A High-school Pronouncing Dictionary of the English Language

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J.B. Lippincott, 1860 - English language - 350 pages
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Page 352 - Of the book itself I hear but one opinion from all around me, and do but echo the universal voice in expressing my approval of Its great worth, and my belief that it has rendered any further research, or even improvement...
Page 352 - I possess many Dictionaries, and of most of the learned and cultivated languages, ancient and modern ; but I never feel that I am entirely armed and equipped, in this respect, without Dr. Webster at command."— DANIEL WEBSTER.
Page 7 - Webster's 1852 Dictionary had the following explanation: "Woe. This word takes the final e, like doe, foe, hoe, sloe, toe, and all similar nouns of one syllable. The termination in o belongs among mono-syllables, to the other parts of speech, as potato, tomato, etc".21 3.
Page 341 - ... terms. The terminology is generly derived in a great measure from the nation which has done most for a particular art or science, as the military terminology from France, the naval from Holland and England. TERMINUS ; a divinity at Rome, who was supposed to preside over bounds and limits, and to punish all unlawful usurpation of land. His worship was first introduced at Rome by Numa, who persuaded his subjects that the limits of their lands and estates were under the immediate inspection of heaven....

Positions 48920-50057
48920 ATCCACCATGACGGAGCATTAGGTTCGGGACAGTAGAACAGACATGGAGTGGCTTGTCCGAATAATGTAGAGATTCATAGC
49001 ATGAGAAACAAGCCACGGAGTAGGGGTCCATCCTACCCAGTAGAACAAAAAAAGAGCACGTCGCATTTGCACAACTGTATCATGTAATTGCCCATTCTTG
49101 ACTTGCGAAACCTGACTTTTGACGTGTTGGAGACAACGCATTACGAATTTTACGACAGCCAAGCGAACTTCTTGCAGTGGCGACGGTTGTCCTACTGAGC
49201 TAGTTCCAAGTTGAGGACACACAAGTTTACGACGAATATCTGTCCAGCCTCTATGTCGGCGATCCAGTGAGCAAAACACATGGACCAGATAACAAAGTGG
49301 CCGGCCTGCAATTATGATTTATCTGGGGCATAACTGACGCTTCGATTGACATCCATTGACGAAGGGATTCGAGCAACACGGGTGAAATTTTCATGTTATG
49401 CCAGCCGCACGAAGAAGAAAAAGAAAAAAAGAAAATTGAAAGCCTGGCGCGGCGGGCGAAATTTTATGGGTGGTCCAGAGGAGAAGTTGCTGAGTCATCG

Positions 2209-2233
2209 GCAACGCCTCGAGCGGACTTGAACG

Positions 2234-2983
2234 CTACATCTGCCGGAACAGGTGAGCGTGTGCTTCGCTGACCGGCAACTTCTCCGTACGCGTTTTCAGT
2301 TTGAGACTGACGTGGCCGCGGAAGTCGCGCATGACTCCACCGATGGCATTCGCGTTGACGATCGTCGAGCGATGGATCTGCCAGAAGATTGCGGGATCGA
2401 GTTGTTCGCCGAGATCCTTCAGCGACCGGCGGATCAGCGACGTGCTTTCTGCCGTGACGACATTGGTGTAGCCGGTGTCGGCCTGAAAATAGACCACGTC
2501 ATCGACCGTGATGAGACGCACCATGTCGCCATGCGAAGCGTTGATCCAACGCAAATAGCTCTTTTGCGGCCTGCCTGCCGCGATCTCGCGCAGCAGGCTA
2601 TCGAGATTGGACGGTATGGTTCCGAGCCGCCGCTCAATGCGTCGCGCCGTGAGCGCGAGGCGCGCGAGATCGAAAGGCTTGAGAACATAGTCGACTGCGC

Page 352 - There is no American scholar who does not feel proud of the labors of Dr. "Webster...
Page 295 - Veterinary, (vet'er-in-ar-e) a. pertaining to the art of healing the diseases of domestic animals. Veto, (vö'tö) n.
Page 336 - Bacchus. boar by which he was killed, gave rise to the proverb, " There's many a slip 'twixt the cup and the lip.
Page 7 - Practice, as a Verb. — This verb should be spelled like the noun, with ac, as in notice, apprentice, and all similar words in which the accent precedes the last syllable. The distinction of spelling between the noun and verb belongs properly to words accented on the last syllable, as device, n., devise (pronounced de-vize'), v. To apply the distinction here, and spell the verb practise, tends to give it th...
Page 8 - REGULAR DIPHTHONGAL SOUNDS. PROPER DIPHTHONG OI or OY (unmarked), as in toil, join, foil, boy, coy, toy. PROPER DIPHTHONG...
Page 207 - PORTCUL'LIS, (For.) a machine like a harrow, hung over a gateway, to be let down in case of surprise, when the gates could not readily be shut.

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